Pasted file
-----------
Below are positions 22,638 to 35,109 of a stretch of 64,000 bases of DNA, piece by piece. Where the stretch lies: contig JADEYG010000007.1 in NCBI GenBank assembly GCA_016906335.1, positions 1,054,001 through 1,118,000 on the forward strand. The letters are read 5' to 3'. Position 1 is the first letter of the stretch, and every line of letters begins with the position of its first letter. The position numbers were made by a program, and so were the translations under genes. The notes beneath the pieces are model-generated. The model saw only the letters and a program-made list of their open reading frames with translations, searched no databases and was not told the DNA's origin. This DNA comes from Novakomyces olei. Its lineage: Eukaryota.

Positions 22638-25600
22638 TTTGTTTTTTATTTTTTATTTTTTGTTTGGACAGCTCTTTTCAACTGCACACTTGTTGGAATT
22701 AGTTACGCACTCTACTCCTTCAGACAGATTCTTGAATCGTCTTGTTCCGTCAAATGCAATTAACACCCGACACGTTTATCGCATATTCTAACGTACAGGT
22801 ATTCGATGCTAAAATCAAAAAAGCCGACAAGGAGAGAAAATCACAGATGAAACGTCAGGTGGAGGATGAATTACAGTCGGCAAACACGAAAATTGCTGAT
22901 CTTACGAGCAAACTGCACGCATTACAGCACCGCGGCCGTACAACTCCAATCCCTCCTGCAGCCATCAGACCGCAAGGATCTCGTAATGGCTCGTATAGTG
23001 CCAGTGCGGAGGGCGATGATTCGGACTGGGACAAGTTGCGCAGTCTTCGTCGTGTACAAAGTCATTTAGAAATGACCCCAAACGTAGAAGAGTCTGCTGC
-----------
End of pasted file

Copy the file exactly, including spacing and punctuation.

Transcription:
Below are positions 22,638 to 35,109 of a stretch of 64,000 bases of DNA, piece by piece. Where the stretch lies: contig JADEYG010000007.1 in NCBI GenBank assembly GCA_016906335.1, positions 1,054,001 through 1,118,000 on the forward strand. The letters are read 5' to 3'. Position 1 is the first letter of the stretch, and every line of letters begins with the position of its first letter. The position numbers were made by a program, and so were the translations under genes. The notes beneath the pieces are model-generated. The model saw only the letters and a program-made list of their open reading frames with translations, searched no databases and was not told the DNA's origin. This DNA comes from Novakomyces olei. Its lineage: Eukaryota.

Positions 22638-25600
22638 TTTGTTTTTTATTTTTTATTTTTTGTTTGGACAGCTCTTTTCAACTGCACACTTGTTGGAATT
22701 AGTTACGCACTCTACTCCTTCAGACAGATTCTTGAATCGTCTTGTTCCGTCAAATGCAATTAACACCCGACACGTTTATCGCATATTCTAACGTACAGGT
22801 ATTCGATGCTAAAATCAAAAAAGCCGACAAGGAGAGAAAATCACAGATGAAACGTCAGGTGGAGGATGAATTACAGTCGGCAAACACGAAAATTGCTGAT
22901 CTTACGAGCAAACTGCACGCATTACAGCACCGCGGCCGTACAACTCCAATCCCTCCTGCAGCCATCAGACCGCAAGGATCTCGTAATGGCTCGTATAGTG
23001 CCAGTGCGGAGGGCGATGATTCGGACTGGGACAAGTTGCGCAGTCTTCGTCGTGTACAAAGTCATTTAGAAATGACCCCAAACGTAGAAGAGTCTGCTGC